Over the past year, the Ohio Council for Home Care and Hospice has been advocating for the state Department of Medicaid to make changes to its Electronic Visit Verification system. This month, OCHCH announced that those efforts have produced some results. A report summarized four areas:
We have posted the entire, unedited message to OCHCH members elsewhere in this week's issue. To deepen our understanding, we spoke with Joe Russell, Executive Director. A former lobbyist, Russell summarized our lengthy conversation with one piece of advice to his counterparts in other states:
"Get to know the people in your state's Medicaid office, starting with the ones designing your EVV plan. Engage early. Engage often. Make friends with the state people. Make sure they know you want to work collaboratively to achieve the best outcome for patients, providers, and their budget."
He added that he was appointed OCHCH Executive Director less than a year ago, after the planning process was already well along. "I don't like to be reacting after the fact and asking for changes," he told us. "I prefer to be helpful to the process from the beginning."
Along with his advice to colleagues, Russell recounted the policy message he had given Ohio Medicaid providers. We all have to work collaboratively with officers in the Ohio Department of Medicaid, even if we are not completely in agreement with what they are doing. Our fear is, if their plan does not work out well, we would be blamed for sabotaging it because they know we are not happy with what they are proposing."
To avoid the appearance of sabotage, he added, "We told ODM that we had some major concerns but wanted to make it work. Since then, our relationship has been good. They have listened to our proposals, even though they have not proposed changes of their own after hearing our concerns."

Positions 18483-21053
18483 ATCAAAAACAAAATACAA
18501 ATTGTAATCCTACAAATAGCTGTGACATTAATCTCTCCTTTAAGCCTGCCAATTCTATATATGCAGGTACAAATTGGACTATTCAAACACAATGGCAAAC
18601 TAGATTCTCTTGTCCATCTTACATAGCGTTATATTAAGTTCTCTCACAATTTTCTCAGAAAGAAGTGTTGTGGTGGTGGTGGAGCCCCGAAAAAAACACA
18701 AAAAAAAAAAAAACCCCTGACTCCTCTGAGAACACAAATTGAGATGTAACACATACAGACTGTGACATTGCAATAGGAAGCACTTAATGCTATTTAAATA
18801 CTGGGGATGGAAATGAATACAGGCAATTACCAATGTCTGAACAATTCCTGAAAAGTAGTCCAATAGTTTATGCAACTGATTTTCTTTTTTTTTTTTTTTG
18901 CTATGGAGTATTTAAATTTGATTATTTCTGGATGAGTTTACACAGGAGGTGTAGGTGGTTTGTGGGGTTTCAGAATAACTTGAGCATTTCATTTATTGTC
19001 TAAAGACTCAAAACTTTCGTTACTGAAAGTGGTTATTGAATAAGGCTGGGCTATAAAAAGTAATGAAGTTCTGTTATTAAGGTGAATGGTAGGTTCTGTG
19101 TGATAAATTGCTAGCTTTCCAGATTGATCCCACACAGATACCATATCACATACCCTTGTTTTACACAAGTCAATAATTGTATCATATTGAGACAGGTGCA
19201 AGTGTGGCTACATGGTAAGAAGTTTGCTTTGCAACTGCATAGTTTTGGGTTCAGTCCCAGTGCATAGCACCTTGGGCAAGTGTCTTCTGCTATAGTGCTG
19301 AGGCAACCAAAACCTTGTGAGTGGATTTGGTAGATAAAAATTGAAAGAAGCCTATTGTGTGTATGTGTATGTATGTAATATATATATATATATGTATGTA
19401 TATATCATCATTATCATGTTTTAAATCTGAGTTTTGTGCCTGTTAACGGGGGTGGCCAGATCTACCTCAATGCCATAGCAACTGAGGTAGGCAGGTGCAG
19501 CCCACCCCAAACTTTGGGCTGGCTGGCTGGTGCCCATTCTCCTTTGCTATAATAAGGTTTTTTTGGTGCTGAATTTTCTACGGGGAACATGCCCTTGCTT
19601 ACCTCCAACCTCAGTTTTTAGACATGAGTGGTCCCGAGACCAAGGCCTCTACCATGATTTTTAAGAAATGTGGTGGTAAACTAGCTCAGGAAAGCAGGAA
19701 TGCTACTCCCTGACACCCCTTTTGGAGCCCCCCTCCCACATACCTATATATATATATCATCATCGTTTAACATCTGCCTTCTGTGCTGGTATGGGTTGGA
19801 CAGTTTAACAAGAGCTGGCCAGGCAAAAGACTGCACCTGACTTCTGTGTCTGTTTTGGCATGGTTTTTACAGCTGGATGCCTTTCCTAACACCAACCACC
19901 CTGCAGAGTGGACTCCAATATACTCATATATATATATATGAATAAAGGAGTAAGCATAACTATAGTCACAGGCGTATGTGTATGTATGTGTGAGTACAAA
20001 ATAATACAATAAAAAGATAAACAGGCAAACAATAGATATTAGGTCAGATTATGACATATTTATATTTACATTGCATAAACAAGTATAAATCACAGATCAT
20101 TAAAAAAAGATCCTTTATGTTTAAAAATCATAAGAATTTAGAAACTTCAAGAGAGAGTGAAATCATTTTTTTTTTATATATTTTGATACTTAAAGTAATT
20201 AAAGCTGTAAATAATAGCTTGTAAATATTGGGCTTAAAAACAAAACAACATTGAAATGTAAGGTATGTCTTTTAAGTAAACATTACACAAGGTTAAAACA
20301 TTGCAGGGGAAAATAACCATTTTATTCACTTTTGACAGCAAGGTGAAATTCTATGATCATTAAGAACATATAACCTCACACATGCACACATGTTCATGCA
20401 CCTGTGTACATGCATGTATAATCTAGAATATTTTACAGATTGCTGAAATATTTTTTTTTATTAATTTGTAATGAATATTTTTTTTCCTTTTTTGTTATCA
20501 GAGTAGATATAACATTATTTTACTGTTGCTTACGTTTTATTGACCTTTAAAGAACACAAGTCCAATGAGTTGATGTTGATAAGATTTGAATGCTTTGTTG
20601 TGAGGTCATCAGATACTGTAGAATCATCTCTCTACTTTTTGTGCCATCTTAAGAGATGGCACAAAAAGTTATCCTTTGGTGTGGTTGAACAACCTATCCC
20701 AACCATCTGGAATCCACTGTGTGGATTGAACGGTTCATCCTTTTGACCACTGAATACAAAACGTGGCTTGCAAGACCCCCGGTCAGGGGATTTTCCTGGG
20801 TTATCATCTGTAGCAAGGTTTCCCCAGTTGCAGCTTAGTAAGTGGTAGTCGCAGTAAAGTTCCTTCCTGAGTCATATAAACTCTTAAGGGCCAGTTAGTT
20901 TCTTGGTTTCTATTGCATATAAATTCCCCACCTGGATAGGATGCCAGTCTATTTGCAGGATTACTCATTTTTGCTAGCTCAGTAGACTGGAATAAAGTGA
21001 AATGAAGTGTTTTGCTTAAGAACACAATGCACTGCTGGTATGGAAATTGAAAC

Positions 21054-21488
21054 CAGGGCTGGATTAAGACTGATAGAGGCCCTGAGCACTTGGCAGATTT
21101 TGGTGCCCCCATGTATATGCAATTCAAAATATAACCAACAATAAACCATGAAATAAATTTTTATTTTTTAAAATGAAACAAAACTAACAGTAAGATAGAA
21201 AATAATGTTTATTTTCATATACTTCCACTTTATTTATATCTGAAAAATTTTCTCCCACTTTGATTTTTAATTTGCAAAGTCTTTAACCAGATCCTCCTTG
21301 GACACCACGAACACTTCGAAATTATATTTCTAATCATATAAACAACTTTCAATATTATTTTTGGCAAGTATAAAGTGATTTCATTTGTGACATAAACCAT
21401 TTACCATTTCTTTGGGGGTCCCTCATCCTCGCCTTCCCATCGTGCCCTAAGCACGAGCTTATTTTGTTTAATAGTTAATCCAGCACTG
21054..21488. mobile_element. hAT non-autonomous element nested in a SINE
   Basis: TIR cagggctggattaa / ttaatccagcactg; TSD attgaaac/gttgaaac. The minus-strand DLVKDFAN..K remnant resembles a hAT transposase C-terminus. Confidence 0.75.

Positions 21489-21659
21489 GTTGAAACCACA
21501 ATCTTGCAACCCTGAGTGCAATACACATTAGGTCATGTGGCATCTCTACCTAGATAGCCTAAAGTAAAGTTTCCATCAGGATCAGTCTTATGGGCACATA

One of the positive things that came out of these discussions was a series of "EVV Summits," which are attended by OCHCH members and ODM officials. The first summit was held last December and, in Russell's words, was a big success. "Our members saw what ODM wanted and they saw what our members wanted. We brought up five points and, though their team did most of the speaking, they walked through each point and let the audience ask questions."
At the second summit, ODM director Barbara Sears attended. "What an eye-opener that was for her!" Russell said. "Those conversations have led to more and more support from ODM staff. Today, they meet monthly with our EVV stakeholder group." The whole premise of the summits, Russell added, is based on "if this doesn't work, it's not going to be because home health providers were not ready or did not have enough support to get ready."
The former lobbyist was quick to add the political dimension. "EVV is a federal mandate to be carried out by each state," he explained. "We didn't want to derail the intent of the rule because that would only have resulted in ODM being penalized. And we would still have to implement EVV."
Russell outlined for us the components of the Ohio EVV plan his members would like to see changed.
Joe Russell had a lot more to say when we ran out of time for this interview. He does, however, make the offer that his peers at other state associations are welcome to contact him. He will be happy to prepare them to work collaboratively with their own state Medicaid officers.
©2018 by Rowan Consulting Associates, Inc., Colorado Springs, CO. All rights reserved. This article originally appeared in Tim Rowan's Home Care Technology Report. homecaretechreport.com One copy may be printed for personal use; further reproduction by permission only. email@example.com